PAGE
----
Translation:I am sorry.
Yes, the なさい is there just to make the phrase more formal. It should be noted that ごめん[なさい] is pretty never used in written correspondence or in business settings. 申し訳ありません (moshiwakearimasen) is used, a very formal phrase.
ごめん can also be distinguished from すみません in that すみません is more formal than ごめん , so only use ごめん with friends and family.
In short, if these were ranked in terms of politeness, from most formal to least:
申し訳ありません/もうしわけありません (use for business) すみません (use with strangers and in public generally) ごめんなさい (use with friends and family) ごめん (use with friends and family, most likely just friends and siblings)
The Inuits have a thousand words for snow.
The Japanese have a thousand ways of apologizing.
It is a myth that they have a thousand words for snow. They don't have significantly more words for snow than we do. (It's also a myth that English just has the one word "snow".) But their grammar works differently than our does, so there are ways to incorporate their basic words for snow into bigger words.
No analogy is perfect, but it's kind of like saying that "snow", "snows", and "snowing" are all different words when really they're all forms of the same word.
In English, you could say snow, snows, white fluffy stuff falling from the sky when it's cold, frozen water, little tiny ice crystals that have never had an exact replica of it in the world ever, gentle little white things that have the potential to be extremely destructive, etc.
Wow I never really thought about all of the synonyms that you could make for "snow"... :0
We have different ways to talk about snow in English as well.
Depends who you ask. Sticklers will say that the only "proper" one is すみません, but personally, I think both are essentially the same.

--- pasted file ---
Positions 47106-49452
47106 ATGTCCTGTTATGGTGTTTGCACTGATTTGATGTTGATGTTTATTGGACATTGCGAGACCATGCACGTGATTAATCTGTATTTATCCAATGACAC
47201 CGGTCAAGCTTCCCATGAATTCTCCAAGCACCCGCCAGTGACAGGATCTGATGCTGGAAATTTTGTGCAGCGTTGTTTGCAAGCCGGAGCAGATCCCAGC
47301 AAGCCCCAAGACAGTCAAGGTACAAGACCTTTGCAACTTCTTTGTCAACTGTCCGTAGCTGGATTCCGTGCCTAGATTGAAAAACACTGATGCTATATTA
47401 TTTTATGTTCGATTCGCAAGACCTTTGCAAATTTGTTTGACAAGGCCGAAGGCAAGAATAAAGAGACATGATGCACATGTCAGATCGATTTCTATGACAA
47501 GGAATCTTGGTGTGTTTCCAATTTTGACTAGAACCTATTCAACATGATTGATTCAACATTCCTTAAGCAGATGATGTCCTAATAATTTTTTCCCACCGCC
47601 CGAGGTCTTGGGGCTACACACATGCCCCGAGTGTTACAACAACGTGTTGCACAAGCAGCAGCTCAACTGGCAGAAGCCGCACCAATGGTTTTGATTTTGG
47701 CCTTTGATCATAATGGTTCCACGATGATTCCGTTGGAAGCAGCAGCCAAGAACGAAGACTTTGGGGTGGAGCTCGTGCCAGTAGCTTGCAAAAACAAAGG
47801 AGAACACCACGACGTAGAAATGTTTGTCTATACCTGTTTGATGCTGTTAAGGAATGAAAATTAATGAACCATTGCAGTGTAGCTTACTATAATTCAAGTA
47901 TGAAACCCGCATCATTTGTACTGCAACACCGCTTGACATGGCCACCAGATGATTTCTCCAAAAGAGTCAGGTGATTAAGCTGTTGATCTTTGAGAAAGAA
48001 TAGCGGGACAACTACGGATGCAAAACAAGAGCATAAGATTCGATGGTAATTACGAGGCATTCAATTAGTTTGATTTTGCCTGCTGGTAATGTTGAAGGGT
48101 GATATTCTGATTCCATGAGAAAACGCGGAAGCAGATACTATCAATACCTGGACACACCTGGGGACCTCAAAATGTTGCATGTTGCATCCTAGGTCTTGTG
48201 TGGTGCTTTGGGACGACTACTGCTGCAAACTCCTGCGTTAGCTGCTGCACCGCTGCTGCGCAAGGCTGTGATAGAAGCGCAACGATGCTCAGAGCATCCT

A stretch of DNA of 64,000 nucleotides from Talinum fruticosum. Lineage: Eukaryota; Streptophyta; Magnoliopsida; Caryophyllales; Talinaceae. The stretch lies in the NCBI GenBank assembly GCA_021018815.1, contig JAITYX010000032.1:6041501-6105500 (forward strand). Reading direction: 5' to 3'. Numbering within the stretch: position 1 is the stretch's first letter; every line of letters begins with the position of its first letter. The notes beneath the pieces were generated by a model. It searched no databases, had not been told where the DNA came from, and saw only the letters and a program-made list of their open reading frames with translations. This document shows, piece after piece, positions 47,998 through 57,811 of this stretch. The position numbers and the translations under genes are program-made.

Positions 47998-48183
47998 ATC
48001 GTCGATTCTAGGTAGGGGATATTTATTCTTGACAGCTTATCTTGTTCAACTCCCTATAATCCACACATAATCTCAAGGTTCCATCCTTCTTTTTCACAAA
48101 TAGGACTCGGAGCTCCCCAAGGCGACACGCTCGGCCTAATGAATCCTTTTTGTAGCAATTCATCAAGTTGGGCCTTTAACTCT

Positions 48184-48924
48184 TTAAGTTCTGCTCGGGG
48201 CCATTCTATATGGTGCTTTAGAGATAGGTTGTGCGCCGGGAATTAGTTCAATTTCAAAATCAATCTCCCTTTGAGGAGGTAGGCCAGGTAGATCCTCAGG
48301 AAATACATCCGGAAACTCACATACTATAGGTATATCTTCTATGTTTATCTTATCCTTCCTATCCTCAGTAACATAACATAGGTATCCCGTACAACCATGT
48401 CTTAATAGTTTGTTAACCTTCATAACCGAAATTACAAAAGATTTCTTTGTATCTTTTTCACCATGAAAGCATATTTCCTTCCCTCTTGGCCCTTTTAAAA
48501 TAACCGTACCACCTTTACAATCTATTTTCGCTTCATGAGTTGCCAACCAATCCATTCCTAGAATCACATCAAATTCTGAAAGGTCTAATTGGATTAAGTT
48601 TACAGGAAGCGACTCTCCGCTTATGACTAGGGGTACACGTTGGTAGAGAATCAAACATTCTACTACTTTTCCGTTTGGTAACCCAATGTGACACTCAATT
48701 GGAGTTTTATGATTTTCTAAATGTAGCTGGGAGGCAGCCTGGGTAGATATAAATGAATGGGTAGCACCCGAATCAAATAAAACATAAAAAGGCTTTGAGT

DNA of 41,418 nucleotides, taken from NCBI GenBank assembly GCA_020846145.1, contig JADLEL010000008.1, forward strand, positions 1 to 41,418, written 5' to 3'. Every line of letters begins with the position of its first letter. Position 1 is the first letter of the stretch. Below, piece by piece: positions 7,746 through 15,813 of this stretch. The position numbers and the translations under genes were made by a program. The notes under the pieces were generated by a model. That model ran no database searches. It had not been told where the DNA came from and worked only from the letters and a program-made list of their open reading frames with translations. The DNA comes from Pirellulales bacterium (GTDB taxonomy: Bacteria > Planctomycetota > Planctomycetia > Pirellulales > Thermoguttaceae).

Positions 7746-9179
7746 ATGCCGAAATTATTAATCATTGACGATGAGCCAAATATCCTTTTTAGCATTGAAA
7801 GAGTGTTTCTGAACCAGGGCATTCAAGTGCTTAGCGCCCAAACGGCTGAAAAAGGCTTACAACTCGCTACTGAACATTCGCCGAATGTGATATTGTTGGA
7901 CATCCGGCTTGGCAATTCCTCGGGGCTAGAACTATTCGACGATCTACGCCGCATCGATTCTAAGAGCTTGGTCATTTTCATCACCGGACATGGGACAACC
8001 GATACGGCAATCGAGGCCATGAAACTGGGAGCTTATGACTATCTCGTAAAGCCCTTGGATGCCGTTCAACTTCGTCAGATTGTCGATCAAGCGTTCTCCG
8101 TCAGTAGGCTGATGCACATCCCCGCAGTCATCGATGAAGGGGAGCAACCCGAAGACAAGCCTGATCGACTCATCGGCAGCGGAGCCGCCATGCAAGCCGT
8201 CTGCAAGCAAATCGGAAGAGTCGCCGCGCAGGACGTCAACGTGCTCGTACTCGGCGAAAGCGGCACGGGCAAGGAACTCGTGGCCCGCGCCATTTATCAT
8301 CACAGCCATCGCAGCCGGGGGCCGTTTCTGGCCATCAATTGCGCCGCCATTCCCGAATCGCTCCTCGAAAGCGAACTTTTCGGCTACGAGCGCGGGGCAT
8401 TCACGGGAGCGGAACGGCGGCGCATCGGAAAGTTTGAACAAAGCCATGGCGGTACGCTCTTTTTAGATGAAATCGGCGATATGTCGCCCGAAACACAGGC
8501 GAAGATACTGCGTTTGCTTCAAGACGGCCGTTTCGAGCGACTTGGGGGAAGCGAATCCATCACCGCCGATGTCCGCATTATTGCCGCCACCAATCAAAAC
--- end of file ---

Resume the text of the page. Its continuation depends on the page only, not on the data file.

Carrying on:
You can get much more rough with your apologies, so I definitely wouldn't call すいません a "slang word". Examples you should NOT use unless you know what you're doing: すまない, すまん, わるかった, わるい
If they were being said by Japanese people in Japanese TV shows (and it didn't seem like they were being used cynically or ironically), then that's probably the best guide you'll find. Just take note of what sort of personality the person has, how the other people reacted to it, and what situation it's being used in.
Otherwise, I (not a native Japanese speaker) would roughly describe them as follows:
- すまない cheeky/not genuine, more likely to be used by young men
- すまん gruff/begrudging, more likely to be used by older men
- わるかった/わるい casual/light, more likely to be used by (school-aged and college) students
However, I definitely don't feel versed enough to properly describe when each phrase might be "appropriate".
Polite expression of "sorry"
I'm disappointed, my feelings aren't clear
"Sorry," is a word that has the negative form of "nu = no" in "do it."
This includes apologies and remorse when saying "I have done this and my heart does not feel good" when I am sorry or annoyed by the other person.
adding taihen did not make it the more polite version, rather it just add feelings like emphasizing how very very very sorry you are. suimasen is not informal rather its a variation of sumimasen that has changed throughout time, sumimasen is sumimasen, suimasen is suimasen, both are in masu form so both are still formal.
It doesn't, but 申し訳
ございません is more polite than 申し訳
I also said that すいません is "slightly more informal" than すみません, not that it's completely informal. すいません is a variation, but it's a non-standard variation which is a result of people being more relaxed (read: less formal) with their pronunciation.